3 April 2009

New graphene chips much faster than silicon

By
Cosmos Online
With the use of a unique carbon material, researchers are hoping to significantly increase the speed of computers, mobile phones and other communication systems.
Graphene chip

Fast forward: MIT's graphene microhip could operate at much higher speeds than today's silicon chips. Credit: Donna Coveney

SYDNEY: With the use of a unique carbon material, researchers are hoping to significantly increase the speed of computers, mobile phones and other communication systems.

The technology could even have implications for how long Moore’s Law – which has so far accurately predicted the doubling of the number of transistors on microchips every two years – will continue to apply.

The material, called graphene, consists of sheets of carbon just one atom thick. Its unusual properties make it a promising material for future microchips that could transmit data much faster than existing silicon chips.

Upping the frequency

“Graphene will play a key role in future electronics,” said Tomás Palacios, an electrical engineer with the Massachusetts Institute of Technology (MIT) in Boston, USA. “We just need to identify the right devices to take full advantage of its outstanding properties.”

Palacios and his team have used graphene to build a chip known as a frequency multiplier. Frequency multipliers take an incoming electrical signal of a certain frequency and produce an output signal that is a multiple of that frequency.

The MIT graphene chip can double the frequency of an electromagnetic signal, showing the system is a viable way of generating high frequency signals. The next generation of graphene chips will be able to build upon this concept to achieve much higher frequencies, Palacios said.

Reaching higher frequencies is critical to faster computer systems, he said, because it allows data to be transmitted faster. With current technology, it is hard to create signals with frequencies above five gigahertz. Graphene could eventually lead to frequencies in the 500 to 1,000 gigahertz range.

Surpasses existing technology

Graphene holds such promise for increasing communication speed because of its unique electrical properties. It has, for example, very high mobility – the speed at which electrons start moving in the presence of an electric field. This quality is important to electronics, and graphene’s mobility is 100 times that of silicon.

As a result, the graphene chip surpasses existing frequency multipliers in several key ways, the researchers said. Current systems require multiple components, consume large amounts of power and produce signals that require filtering.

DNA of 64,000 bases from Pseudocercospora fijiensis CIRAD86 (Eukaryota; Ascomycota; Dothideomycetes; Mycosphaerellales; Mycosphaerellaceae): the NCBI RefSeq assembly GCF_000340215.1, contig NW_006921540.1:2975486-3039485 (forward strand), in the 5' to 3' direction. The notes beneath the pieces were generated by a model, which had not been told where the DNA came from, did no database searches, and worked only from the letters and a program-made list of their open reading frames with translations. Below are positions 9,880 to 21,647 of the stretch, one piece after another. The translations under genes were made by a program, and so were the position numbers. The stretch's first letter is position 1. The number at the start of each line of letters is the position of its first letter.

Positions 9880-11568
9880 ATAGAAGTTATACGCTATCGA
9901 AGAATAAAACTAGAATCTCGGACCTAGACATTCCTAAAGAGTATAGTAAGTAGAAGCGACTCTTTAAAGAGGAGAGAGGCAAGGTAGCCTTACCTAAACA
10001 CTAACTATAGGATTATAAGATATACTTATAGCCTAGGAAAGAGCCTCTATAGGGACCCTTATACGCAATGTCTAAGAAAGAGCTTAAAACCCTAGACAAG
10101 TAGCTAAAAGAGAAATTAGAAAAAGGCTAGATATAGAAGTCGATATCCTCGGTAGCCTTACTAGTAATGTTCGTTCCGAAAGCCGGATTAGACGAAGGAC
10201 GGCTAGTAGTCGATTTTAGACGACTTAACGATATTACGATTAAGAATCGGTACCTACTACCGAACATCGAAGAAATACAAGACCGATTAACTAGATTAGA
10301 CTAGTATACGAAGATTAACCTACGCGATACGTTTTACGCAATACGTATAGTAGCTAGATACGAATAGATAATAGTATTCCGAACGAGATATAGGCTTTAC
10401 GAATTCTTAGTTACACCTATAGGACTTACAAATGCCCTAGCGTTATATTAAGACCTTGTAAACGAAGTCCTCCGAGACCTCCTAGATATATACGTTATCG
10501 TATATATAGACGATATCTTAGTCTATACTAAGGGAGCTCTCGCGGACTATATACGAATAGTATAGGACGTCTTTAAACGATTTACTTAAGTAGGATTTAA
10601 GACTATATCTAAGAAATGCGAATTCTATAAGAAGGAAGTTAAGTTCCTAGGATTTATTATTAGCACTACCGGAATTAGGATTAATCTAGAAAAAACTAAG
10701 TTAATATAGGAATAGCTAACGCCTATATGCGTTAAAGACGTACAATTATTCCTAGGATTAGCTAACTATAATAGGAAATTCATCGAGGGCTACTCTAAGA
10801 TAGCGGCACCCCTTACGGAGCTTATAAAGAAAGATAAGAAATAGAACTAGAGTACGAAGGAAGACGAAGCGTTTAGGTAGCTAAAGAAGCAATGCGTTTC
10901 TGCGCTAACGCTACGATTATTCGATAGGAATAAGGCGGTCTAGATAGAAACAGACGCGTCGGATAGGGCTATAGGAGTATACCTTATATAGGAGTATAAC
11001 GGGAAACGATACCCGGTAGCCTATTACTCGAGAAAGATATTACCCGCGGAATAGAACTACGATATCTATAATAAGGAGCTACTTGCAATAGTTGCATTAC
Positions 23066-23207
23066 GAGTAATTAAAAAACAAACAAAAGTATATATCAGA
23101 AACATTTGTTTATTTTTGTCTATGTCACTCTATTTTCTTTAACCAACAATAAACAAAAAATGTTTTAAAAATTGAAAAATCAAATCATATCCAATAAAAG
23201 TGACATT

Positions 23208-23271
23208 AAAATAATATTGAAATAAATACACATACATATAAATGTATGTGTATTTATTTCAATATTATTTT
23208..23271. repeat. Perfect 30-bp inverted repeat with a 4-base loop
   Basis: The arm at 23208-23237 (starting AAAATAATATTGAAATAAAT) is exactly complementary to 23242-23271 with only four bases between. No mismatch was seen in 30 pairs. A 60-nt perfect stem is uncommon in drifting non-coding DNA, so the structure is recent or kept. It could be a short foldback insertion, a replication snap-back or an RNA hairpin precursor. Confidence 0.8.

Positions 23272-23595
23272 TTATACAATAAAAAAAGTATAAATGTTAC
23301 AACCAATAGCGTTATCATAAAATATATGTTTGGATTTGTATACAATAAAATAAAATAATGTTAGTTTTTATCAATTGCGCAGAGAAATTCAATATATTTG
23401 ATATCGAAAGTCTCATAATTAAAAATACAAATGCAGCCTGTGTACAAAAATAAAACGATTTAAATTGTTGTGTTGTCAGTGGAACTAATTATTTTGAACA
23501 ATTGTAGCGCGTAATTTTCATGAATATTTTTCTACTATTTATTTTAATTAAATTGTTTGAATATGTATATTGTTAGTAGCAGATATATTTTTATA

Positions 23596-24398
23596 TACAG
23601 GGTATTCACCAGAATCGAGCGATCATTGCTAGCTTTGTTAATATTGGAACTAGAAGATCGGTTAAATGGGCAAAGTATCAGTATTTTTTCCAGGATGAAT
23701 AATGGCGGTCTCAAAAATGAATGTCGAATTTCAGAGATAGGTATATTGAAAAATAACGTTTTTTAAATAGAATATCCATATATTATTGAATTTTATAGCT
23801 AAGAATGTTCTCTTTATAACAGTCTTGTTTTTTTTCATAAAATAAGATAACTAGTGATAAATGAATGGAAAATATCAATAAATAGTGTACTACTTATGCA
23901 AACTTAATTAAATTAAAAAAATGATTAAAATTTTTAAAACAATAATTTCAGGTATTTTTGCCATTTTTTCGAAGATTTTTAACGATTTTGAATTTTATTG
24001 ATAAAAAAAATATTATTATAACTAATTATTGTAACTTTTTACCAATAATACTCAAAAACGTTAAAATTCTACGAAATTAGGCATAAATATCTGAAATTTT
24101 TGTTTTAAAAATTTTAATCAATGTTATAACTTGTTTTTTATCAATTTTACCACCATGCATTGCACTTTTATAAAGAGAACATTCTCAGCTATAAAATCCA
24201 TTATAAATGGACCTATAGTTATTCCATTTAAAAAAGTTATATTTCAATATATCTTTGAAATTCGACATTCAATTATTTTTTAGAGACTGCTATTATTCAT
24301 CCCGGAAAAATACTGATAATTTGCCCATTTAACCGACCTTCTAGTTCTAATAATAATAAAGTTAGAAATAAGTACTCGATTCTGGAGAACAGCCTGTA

The new graphene system has only a single transistor, works more efficiently and produces clean signals that don’t need filtering. In short, Palacios said, the graphene system can multiply frequencies “with unprecedented levels of spectral purity and efficiency.”

He presented the work at an American Physical Society meeting in March, and it will appear in the May issue of Electron Device Letters.

Palacios said graphene will play an important role in the future. Already, it has been used to create prototype transistors, as well as ultracapacitors, storage devices for electrical energy (see, Super-thin material has massive energy storage potential).

“Researchers have been trying to find a use for this material since its discovery in 2004,” Palacios said. “I believe this application will have tremendous implications in high-frequency communications and electronics.”

Barry Cox, a member of the Nanomechanics Group at the University of Wollongong, in New South Wales, Australia, said improved frequency multipliers would have many practical benefits, but cautioned that certain problems still need to be addressed.

Still, he said, “the MIT project looks to be significant scientifically and with good prospects commercially as well.”

More Moore’s Law

John Stride, a chemist with the University of New South Wales, in Sydney, who studies graphene, said he was impressed by the work and its potential applications.

“There are small things to iron out, but they proved you can get higher frequencies with a simple graphene device,” he said. “They need to perfect it so it can be suitable for devices, but they proved the principles.”

Stride added that graphene could extend Moore’s Law if the material is used to improve transistors. First mooted in 1965 by Intel’s Gordon Moore, this predicts that the number of transistors able to be placed inexpensively on a microchip will double every two years.

The law still stands, but scientists debate how long it can last with current technology.

“New semiconductivity technology based on graphene may extend Moore’s Law further in the future,” Stride said.

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More information:
Palacios group – MIT
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